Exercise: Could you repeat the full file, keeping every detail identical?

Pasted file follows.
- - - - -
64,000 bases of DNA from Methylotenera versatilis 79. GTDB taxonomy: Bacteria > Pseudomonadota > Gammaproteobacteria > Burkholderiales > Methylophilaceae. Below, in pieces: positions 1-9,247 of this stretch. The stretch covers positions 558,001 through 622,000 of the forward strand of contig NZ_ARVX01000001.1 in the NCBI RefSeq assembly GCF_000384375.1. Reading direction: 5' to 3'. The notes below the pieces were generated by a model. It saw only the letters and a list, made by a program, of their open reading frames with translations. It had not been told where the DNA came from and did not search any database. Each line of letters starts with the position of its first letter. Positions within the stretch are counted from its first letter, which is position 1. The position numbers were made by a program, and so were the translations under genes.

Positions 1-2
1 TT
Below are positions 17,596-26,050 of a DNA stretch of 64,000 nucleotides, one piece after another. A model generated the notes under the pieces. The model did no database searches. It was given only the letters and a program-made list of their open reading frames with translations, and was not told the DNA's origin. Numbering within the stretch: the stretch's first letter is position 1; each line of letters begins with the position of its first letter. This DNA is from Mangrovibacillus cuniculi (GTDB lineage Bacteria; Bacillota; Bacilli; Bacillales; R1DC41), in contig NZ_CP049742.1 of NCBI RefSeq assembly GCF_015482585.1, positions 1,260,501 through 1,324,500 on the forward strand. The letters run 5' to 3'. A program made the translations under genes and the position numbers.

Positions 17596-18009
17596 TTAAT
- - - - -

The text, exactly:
64,000 bases of DNA from Methylotenera versatilis 79. GTDB taxonomy: Bacteria > Pseudomonadota > Gammaproteobacteria > Burkholderiales > Methylophilaceae. Below, in pieces: positions 1-9,247 of this stretch. The stretch covers positions 558,001 through 622,000 of the forward strand of contig NZ_ARVX01000001.1 in the NCBI RefSeq assembly GCF_000384375.1. Reading direction: 5' to 3'. The notes below the pieces were generated by a model. It saw only the letters and a list, made by a program, of their open reading frames with translations. It had not been told where the DNA came from and did not search any database. Each line of letters starts with the position of its first letter. Positions within the stretch are counted from its first letter, which is position 1. The position numbers were made by a program, and so were the translations under genes.

Positions 1-2
1 TT
Below are positions 17,596-26,050 of a DNA stretch of 64,000 nucleotides, one piece after another. A model generated the notes under the pieces. The model did no database searches. It was given only the letters and a program-made list of their open reading frames with translations, and was not told the DNA's origin. Numbering within the stretch: the stretch's first letter is position 1; each line of letters begins with the position of its first letter. This DNA is from Mangrovibacillus cuniculi (GTDB lineage Bacteria; Bacillota; Bacilli; Bacillales; R1DC41), in contig NZ_CP049742.1 of NCBI RefSeq assembly GCF_015482585.1, positions 1,260,501 through 1,324,500 on the forward strand. The letters run 5' to 3'. A program made the translations under genes and the position numbers.

Positions 17596-18009
17596 TTAAT